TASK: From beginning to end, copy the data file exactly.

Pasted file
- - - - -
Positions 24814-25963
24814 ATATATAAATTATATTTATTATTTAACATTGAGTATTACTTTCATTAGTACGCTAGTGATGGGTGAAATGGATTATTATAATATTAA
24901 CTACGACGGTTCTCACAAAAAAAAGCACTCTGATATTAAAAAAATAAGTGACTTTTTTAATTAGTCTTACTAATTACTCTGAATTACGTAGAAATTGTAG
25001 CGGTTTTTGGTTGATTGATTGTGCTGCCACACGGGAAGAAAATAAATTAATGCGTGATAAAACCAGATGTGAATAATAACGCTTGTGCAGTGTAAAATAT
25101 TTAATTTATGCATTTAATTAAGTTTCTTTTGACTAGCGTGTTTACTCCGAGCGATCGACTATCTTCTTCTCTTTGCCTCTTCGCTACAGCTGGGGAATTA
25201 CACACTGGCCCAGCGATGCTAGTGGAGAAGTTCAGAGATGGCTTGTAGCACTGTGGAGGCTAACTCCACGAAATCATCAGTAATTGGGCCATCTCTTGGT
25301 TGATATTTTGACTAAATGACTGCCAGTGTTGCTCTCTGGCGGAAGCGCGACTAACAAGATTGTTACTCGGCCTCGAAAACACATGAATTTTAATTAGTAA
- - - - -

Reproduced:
Positions 24814-25963
24814 ATATATAAATTATATTTATTATTTAACATTGAGTATTACTTTCATTAGTACGCTAGTGATGGGTGAAATGGATTATTATAATATTAA
24901 CTACGACGGTTCTCACAAAAAAAAGCACTCTGATATTAAAAAAATAAGTGACTTTTTTAATTAGTCTTACTAATTACTCTGAATTACGTAGAAATTGTAG
25001 CGGTTTTTGGTTGATTGATTGTGCTGCCACACGGGAAGAAAATAAATTAATGCGTGATAAAACCAGATGTGAATAATAACGCTTGTGCAGTGTAAAATAT
25101 TTAATTTATGCATTTAATTAAGTTTCTTTTGACTAGCGTGTTTACTCCGAGCGATCGACTATCTTCTTCTCTTTGCCTCTTCGCTACAGCTGGGGAATTA
25201 CACACTGGCCCAGCGATGCTAGTGGAGAAGTTCAGAGATGGCTTGTAGCACTGTGGAGGCTAACTCCACGAAATCATCAGTAATTGGGCCATCTCTTGGT
25301 TGATATTTTGACTAAATGACTGCCAGTGTTGCTCTCTGGCGGAAGCGCGACTAACAAGATTGTTACTCGGCCTCGAAAACACATGAATTTTAATTAGTAA